On Music, Sound Effects, Story

Music and Sound Effects

Once in a while I get a question, from someone who really liked the music in Braid, what the soundtrack in The Witness is like. The answer to this question is that there isn’t one. There is (almost) no music in the game. This is not an arbitrary decision, but is in fact very important to the coherence of the thing we are making.

The Witness is a game about being perceptive: noticing subtleties in the puzzles you find, noticing details in the world around you. If we slather on a layer of music that is just arbitrarily playing, and not really coming from the world, then we’re adding a layer of stuff that works against the game. It’d be like a layer of insulation that you have to hear through in order to be more present in the world.

Instead, we put a great deal of care into the sounds of the world around you, in a way that maximizes immersion in the game. This is made trickier by the game’s setting: you are alone on this island, and there are not even any other animals. There are no birds in the trees! In everyday life if we imagine the sound of nature, we’ll think of some elements that have no place on the island: a forest naturally has the sounds of birds, plains with smaller shrubbery will have crickets, a marsh will have the sounds of many insects. There’s none of that in this game because in this game you are really alone, and it has forced us to be very creative with the audio in order to ensure things have depth and texture to them. This work is being done by Wabi Sabi Sound, who did the sound for the very atmospheric Dead Space series, and more recently some smaller, artier games like Ori and the Blind Forest.

We thought it would be fun to release a few more small videos to give you more of a feel of what the world of the game is like, so here’s:

Story and Voicework

Lately I have been doing a lot of work on story and voice acting stuff. When wandering around the island, you may find voice recordings that were placed by … well, at the outset of the game, you don’t know who; and as the game goes along, there is an interesting mystery to unfold about who these people are or were. In the game currently we have what is known as “temp voice”, which is me reading all the parts under very noisy conditions and just getting them into the game so we can make sure the data works properly with the engine, to get all the subtitles into the game and roughly synced with the audio (which we need to do sooner than later so we can give the translators those subtitles, which they will translate into many different languages).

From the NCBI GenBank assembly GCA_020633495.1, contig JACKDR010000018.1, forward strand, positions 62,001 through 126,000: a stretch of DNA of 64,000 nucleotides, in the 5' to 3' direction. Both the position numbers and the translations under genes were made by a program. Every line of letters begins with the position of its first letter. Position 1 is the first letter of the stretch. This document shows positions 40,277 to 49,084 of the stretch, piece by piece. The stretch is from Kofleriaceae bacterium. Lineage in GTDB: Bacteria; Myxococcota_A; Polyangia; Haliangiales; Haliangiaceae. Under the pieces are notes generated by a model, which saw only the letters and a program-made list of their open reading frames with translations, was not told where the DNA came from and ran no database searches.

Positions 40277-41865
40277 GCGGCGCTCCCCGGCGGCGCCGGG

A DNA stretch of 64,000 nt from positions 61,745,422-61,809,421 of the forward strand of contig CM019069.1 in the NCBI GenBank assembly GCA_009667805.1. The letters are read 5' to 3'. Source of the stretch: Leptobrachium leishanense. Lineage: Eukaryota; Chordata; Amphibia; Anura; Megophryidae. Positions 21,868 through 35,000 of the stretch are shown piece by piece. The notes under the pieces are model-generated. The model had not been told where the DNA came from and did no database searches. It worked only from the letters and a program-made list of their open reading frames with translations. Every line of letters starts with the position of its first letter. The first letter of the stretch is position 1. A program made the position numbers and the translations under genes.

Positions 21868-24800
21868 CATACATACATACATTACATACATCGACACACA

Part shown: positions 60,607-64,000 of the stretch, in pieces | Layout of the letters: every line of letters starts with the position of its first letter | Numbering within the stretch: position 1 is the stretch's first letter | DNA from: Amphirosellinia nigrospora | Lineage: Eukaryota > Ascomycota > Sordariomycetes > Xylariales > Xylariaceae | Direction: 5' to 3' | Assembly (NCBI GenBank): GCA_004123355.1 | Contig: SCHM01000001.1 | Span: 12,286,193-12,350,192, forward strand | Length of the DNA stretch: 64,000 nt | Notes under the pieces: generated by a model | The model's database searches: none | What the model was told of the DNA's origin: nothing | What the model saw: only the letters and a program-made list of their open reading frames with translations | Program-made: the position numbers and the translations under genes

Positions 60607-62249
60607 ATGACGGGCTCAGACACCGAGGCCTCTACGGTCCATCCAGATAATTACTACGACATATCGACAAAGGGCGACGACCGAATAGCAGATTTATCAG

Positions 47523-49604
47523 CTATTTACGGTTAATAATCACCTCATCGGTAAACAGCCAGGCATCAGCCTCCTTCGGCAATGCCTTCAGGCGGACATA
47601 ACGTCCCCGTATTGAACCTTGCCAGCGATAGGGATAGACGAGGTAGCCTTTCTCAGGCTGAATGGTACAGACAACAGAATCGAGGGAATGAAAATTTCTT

We have cast the real actors and starting tomorrow we’ll do our first test readings with those actors. We’ll use this to get a new layer of temp voice in the game, which will get it closer to final; this will allow me to see how the game really feels with this stuff in there, possibly to adjust the nuances of the way the recordings appear in the game and the way they are played back. When everything feels good we’ll do a set of final recording sessions. There’s not a whole lot of time until release, and we have several holidays coming up, but we’ll get it done!

We are working with Warner Brothers Game Audio in Burbank, California to do the voice stuff; they are providing the facilities and voice direction and production assistance. After we do a few recording sessions I will have more details to share in this department.

On Music, Sound Effects, Story
Localization

Earlier, I mentioned subtitles. As many games do, we will be localizing our game so that people who speak many different languages will be able to understand the words. We are not recording voice acting in different languages, mainly because it is pretty hard to make sure quality is high when you do that. It is hard enough making sure acting is good in just *one* language. We generally seem to feel the same way about movies: a foreign-language dub of a movie is generally considered to be inferior to a subtitled version, because the acting is so important.

Our localization efforts will involve menu text and subtitles, just as for a good movie.

This is not 100% final, but here’s the list of languages we are planning to have translations for, at launch:

  • English
  • Italian
  • French
  • German
  • Spanish (Spain)
  • Spanish (Latin America)
  • Portuguese (Portugal)
  • Portuguese (Brazil)
  • Arabic
  • Russian
  • Chinese (Simplified)
  • Chinese (Traditional)
  • Japanese
  • Korean
  • Polish
  • Indonesian

We may add more languages later but man this stuff is expensive, so there is a limit to how many languages we can do at once.

We will have more news for you before too long!